Hold the word LIVE up to a mirror, then we read EVIL. Hold up a mirror to life, then we believe to recognize the evil in it.
This phenomenon may be translated symbolically to Lars Eidinger’s photographs. But what is evil? “There is nothing either good or bad, but thinking makes it so,” Hamlet reveals.
Evil and Live are anagrammatic palindromes, two sides of a linguistic coin. This is playfully visualized in Lars Eidinger’s work Cleveland: while from the obverse side we’d be able to read the life-sized word sculpture “LONGLIVEROCK” in front of the famous Rock and Roll Hall of Fame, the photograph shows only the fragment “LIVE” from behind ‒ evil is cunningly cleaving its way.
The reciprocal presence of evil and (to) live is elementary and inescapable in the Berlin artist’s photographs, videos and sculptures.
Not all of his works are so viciously scathing, hard to digest or filled with a steadily swelling sadness. Some reveal unexpected architectonic spatial solutions, display childlike enthusiasm, prompt a shake of the head, or have a penchant for the often morbid Viennese humour. Common to the multifaceted variations of what is observed in everyday life is the name.
The seemingly ludicrous title Autistic Disco clings to everything Lars Eidinger undertakes outside his acting. At first, this name denoted just his DJ practice; meanwhile it enthralls us in a flood of endless iterations, gracing his exhibitions and the recently published volume of photographs.
The emphasis is placed intentionally on a term coined by the Swiss psychiatrist Paul Eugen Bleuler for a state of the self (from auto-, self and -ism, a quality of being or in the adjectival form -ic, of the corresponding nature). Not to be equated with navel-gazing, this form of self is considerably more than a humanistic agent of narcissisms. Sober reflections outside the artist’s person ‒ between the human being and his human environment ‒ are offered for negotiation. In what seems like a contradiction, this exteriority then appears in the second part of the title, which, through referring back to music, signals an externalized being-in-the-world.
This time the exhibition bears the title EVIL, the letters mirrored, the undertone of “Autistic Disco” lingers on. Glaringly prominent, the disco flair is encountered immediately upon entering the exhibition, a rotating glitter ball ‒exuberance tamed behind a cube of acrylic glass. The disco ball is not the only beast in the transparent cage. Directly next to it we notice a bat; and outside the exhibition we come across an empty monkey cage. And the golden hamster from childhood days is also stuck in a short-term prison, a claustrophobic toilet roll. We feel amused viewing this fauna and flora ‒ whereby it is barely possible to not notice Lars Eidinger’s liking for trees which wrap around fences. The emptied urban explorations and (architectural) still lifes evoke almost existentialistic thoughts, be it in the sterile packaged “madeleine moment” in the mesh of a car seat or in the Marlboro figure, forever rotating and then suddenly stock still.A cold shudder frequently washes over us with the human subjects however. Enveloped by the lurid aftertaste of a transgression we did not want to be aware of, we are overwhelmed by the encounters with marginalised groups, above all the homeless: in front of a retail space called “Habitat”, along the side of the Collegiate Church in Salzburg, on the ground in front of a jeweller’s, or sleeping in front of the glass wall of a furniture store, its unused beds flaunting their cynical emptiness. These visualisations of often overseen situations are neither moralising or confrontational. They offer and nurture a tender vulnerability, one that prompts us to actively pause and linger with the gravity of it all. Like a juggling act of all the emotions stirred, we are torn between the decision to immerse in the suffering of the world or betray our empathy and proceed to the next agreeable motif. Decide for the first, we abruptly find ourselves in the temporality of active standstill. For Lars Eidinger this stasis is equal to death. Death renders life appealing, its stagnation draws nourishment from the emotive dynamism of life. “Good as the opposite of evil is, in a sense, equivalent to it, as is the way of all opposites,” writes Simone Weil. The contradictions opening up between good death and evil life are omnipresent in Lars Eidinger’s photographs, videos and sculptures, brought to a pointed conclusion in a crucified Jesus as a wall clock. The body of Christ is the minute hand, the cross the hour hand, represented in the would-be ideal as cause and effect of all time. But the very crux, complete with the symbol of Christianity, reminds us twice a day of the fall of Lucifer, when, shortly before half past five, both seem to plunge headlong into the abyss. In place of the saving gesture of redemption from evil, we feel the tremors of an excruciating decline. To the bigots we softly say A.D., in the year of the Lord, in the sense of “Autistic Disco”.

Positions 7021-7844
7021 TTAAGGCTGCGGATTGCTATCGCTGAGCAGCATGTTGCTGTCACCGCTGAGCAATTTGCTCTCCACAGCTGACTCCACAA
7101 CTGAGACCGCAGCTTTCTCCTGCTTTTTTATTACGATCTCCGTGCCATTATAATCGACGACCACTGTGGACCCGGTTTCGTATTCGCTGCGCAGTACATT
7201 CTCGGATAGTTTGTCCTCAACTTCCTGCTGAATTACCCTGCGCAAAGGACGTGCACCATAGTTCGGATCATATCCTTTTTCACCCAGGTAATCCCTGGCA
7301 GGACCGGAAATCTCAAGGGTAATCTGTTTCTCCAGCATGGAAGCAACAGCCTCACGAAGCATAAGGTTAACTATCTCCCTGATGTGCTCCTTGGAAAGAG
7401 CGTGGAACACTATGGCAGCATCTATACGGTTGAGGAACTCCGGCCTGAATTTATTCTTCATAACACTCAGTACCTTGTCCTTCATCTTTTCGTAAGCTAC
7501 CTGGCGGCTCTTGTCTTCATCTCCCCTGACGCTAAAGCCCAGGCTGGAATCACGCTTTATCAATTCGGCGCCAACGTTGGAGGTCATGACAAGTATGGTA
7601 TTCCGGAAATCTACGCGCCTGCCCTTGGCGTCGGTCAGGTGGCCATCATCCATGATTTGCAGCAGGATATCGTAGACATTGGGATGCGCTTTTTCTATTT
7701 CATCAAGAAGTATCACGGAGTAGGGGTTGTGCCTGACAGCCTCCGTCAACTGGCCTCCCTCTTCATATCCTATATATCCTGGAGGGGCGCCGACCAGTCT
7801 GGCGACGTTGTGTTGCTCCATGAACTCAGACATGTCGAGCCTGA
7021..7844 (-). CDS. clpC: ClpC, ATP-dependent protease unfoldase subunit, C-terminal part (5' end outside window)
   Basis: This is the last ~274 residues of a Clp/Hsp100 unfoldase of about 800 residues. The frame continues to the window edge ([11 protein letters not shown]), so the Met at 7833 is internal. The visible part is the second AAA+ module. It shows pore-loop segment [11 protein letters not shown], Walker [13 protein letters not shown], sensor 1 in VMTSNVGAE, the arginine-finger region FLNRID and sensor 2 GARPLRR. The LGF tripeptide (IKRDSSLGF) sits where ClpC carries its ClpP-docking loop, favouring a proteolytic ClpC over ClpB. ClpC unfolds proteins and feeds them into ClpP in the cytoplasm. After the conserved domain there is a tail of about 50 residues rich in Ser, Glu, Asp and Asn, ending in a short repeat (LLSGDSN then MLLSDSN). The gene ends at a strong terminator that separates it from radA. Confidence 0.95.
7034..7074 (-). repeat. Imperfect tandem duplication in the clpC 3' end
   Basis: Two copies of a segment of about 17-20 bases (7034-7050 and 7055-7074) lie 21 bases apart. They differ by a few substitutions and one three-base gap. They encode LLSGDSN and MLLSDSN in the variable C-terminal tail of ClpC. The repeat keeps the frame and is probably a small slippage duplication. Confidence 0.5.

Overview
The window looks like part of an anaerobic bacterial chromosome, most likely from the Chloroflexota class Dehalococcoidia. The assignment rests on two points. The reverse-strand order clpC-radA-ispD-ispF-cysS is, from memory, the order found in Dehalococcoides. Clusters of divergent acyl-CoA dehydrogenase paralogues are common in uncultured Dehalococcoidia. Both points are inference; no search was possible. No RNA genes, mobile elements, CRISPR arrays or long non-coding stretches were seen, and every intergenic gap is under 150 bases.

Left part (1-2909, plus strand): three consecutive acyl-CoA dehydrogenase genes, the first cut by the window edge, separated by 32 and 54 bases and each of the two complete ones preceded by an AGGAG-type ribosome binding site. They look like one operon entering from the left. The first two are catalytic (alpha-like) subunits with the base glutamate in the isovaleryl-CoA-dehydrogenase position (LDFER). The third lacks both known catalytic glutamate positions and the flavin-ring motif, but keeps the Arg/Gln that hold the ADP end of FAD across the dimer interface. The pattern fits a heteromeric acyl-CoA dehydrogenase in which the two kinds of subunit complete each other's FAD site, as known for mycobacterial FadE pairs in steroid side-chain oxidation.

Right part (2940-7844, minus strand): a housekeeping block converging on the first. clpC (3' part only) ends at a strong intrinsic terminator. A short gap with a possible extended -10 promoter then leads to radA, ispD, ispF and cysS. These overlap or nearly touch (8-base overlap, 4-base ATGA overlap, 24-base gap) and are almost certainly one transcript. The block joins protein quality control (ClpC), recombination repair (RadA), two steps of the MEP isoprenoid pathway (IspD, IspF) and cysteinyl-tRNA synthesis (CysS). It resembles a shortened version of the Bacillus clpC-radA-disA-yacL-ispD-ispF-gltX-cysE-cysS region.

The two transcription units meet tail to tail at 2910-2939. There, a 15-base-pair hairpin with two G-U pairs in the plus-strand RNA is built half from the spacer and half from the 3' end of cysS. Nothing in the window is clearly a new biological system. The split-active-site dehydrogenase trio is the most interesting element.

Andrea Kopranovic, 2022
 Simone Weil, Gravity and Grace, London / New York 1952 (1947), p. 70